In February last year The Economist launched an ad campaign in London Underground stations asking travelers where they stand on the issue of social media censorship. The Economist’s ‘Where do you stand?’ brand campaign was originally launched in 2010 to drive debate and discussion on key issues covered in the weekly magazine. This time it included a double-pronged approach to inspire heated debate around the question: Should social media be censored?
What do you think?
The United Nations is betting heavily on the internet as a forum for global participation in the world’s development agenda post-2015, that is, the new agenda that will set the course for the world’s development actions once the Millenium Development Goals have reached their expiry date in 2015.
This time, the idea is that citizens like me and you from all over the world participate in a global conversation on shaping the new development goals. For this, the UN has created the Global Survey for a better World, an opinion poll where people can vote for their priorities from a list of development issues. They have also created a site called The World We Want, a discussion forum to promote a global conversation on the new development agenda.
This UN initiative is without a doubt an interesting take on citizen participation in the global governance agenda. It remains to see, however, if this can promote a true global participation, and if this grassroot participation translates into real results when the agenda is finally set.
The internet and more specifically online social media have been, in recent years, increasingly held up as the world’s great leveller, allowing people to gain access to information, communicate, participate and discuss in ways and on a scale that had hitherto never been thought possible. We often hear commentators speak of geographical and socio-economic lines being crossed, new and diverse relationships and communities being formed, and even political and civic empowerment being felt by those who otherwise live their lives as marginalised members of their society, all through social media. As Ananda Mitra and Tamara Witschge put it ‘The Internet is seen as a new discursive space that allows groups normally silenced in traditional media to ‘voice themselves and thus become visible and make their presence felt’ (Reclaiming the Media, Pg. 130).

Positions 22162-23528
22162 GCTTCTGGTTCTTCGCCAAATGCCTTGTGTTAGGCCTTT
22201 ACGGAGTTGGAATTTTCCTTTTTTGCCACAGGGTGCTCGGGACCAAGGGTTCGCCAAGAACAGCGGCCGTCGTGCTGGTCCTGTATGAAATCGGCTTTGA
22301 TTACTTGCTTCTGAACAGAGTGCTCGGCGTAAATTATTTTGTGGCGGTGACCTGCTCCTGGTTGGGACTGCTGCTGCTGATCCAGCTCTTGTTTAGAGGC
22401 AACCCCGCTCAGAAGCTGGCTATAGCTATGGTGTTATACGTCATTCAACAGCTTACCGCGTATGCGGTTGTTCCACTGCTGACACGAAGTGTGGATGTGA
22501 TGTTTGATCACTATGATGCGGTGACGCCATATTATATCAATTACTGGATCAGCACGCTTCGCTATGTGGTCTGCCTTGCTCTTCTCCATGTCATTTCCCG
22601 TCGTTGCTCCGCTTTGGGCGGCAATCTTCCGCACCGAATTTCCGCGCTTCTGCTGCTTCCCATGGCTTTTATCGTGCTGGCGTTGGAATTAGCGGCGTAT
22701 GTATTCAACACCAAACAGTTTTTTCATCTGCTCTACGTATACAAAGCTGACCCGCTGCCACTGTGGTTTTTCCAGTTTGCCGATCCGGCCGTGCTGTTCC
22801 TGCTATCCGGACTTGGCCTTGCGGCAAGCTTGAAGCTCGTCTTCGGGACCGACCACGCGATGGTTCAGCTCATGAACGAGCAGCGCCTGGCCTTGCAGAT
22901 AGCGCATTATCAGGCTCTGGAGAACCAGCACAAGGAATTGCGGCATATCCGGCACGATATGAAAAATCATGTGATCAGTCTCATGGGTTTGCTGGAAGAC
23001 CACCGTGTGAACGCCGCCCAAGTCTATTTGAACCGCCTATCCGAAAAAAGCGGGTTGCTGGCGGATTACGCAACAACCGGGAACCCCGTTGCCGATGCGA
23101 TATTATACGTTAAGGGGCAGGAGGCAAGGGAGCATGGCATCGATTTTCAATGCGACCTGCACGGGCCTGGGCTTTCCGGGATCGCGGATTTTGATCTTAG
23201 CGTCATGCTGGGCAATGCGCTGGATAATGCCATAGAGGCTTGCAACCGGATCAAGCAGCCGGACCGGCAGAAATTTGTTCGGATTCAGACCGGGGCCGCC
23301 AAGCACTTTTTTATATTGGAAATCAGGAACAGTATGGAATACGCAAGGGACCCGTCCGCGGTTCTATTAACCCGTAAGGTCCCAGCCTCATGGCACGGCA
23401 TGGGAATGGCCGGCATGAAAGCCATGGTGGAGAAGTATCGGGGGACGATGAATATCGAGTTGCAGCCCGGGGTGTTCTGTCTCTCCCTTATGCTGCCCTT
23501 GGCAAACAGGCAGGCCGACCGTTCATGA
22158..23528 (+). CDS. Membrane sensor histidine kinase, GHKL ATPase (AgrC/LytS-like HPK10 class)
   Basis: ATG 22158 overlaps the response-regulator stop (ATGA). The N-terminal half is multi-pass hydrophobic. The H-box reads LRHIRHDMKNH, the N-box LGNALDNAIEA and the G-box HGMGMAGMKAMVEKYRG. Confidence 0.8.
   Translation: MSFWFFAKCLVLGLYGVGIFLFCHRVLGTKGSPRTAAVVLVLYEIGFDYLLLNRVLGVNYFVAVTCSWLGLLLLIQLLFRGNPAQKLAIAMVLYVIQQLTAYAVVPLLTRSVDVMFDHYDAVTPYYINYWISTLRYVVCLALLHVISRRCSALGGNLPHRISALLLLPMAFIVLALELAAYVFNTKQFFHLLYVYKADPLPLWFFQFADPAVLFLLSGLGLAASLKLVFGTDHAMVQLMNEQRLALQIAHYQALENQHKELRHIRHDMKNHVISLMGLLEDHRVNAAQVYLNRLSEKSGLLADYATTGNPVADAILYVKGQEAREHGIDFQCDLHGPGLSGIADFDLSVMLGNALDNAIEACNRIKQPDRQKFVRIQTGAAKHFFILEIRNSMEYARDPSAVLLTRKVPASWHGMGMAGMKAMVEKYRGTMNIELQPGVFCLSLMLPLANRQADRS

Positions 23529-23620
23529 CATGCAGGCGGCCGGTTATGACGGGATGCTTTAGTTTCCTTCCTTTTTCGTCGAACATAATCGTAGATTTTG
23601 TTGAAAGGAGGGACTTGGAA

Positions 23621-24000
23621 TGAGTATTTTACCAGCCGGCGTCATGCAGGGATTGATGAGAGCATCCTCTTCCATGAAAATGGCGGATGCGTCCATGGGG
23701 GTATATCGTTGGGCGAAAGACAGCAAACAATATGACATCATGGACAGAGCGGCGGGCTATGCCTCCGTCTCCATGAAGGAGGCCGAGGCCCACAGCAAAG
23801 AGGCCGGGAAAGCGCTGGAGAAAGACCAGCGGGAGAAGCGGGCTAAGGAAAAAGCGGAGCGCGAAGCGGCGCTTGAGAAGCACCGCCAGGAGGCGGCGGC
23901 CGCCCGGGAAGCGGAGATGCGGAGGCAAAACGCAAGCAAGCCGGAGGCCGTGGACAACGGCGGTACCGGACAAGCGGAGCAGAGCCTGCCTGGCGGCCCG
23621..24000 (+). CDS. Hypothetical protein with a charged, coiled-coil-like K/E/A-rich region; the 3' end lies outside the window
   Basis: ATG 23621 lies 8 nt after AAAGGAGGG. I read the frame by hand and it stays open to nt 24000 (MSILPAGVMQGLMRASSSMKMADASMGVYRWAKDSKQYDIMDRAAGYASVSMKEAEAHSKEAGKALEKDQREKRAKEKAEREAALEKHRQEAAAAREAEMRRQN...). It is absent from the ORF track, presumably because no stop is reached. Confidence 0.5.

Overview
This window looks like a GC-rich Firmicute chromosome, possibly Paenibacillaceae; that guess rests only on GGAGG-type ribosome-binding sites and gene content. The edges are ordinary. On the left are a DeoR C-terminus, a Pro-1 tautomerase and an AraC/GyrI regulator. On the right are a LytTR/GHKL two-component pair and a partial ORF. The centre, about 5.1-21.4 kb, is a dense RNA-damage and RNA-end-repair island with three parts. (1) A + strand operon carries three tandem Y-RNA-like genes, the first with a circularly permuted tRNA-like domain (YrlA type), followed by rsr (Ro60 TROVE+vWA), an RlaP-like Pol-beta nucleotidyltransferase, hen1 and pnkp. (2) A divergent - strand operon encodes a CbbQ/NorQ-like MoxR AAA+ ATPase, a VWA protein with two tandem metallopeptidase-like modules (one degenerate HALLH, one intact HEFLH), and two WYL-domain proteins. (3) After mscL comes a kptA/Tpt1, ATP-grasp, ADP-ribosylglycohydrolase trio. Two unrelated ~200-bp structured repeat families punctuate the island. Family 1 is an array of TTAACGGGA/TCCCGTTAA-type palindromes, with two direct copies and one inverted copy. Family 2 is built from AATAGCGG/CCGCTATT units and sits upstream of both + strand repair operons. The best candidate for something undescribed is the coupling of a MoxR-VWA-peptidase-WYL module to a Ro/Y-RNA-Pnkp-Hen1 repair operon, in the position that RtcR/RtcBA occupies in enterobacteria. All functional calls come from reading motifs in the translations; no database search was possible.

All of this is undeniably impressive and no one would dare argue against the great leaps in connectivity and access to information that these tools have made. Indeed over the years, whilst these credentials and the incredible (perhaps literally) potential of social media for reaching out and connecting people have been trumpeted by the mainstream media and commentators, so politicians, governments, development agencies, businesses, even the British Queen, have leapt on social media platforms like Twitter and Facebook, in order to gain access to the limitless, open, engaged and powerful community that has been promised.
But does that community really exist, at least as the open, pluralistic, democratic space that is painted? Does social media really facilitate the forms and levels of dialogue and participation that are so often attributed to it, or is it just a case of the emperors new clothes? Continue reading
In the past couple of years happenings such as the Iran and US elections and the Arab Spring have made social media and democracy two things that rarely appear apart. The has been a lot of debates of Twitter and Facebook revolutions and which impact these new media applications have to so called traditional media such as TV or newspapers. What makes social media different from traditional journalism is that social media is based on participation and freedom of expression, it provides platforms where people with similar interests can discuss, regardless where they live. Kluitenberg (2003) writes that what defines how democratic a society is, is to which extent people freely can share, voice their opinion and discuss what is going on in society and how freely people can get together to get something done to social issues that are not the way they’re supposed to be. One could say in social media we are all journalists. Godwin and Maher are quoted in Lievrouw (2011, p. 130-132) and they have quite the opposite opinions about participatory journalism. Maher sees that what people write to different social media channels cannot produce quality, credible, reliable and consistent news and Godwin’s reply to concerns about the lack of editing and liability is that it is arrogant to think that only big institutions can provide good journalism that is vital to the democracy.
Still all of us, as users and as followers of social media, have responsibility when it comes believing everything we read. This also raises the question of self-censorship. People don’t always seem to understand that what they write to Facebook or Twitter is for everyone to see, no matter if the account is protected. There is always someone who can share or retweet your opinions.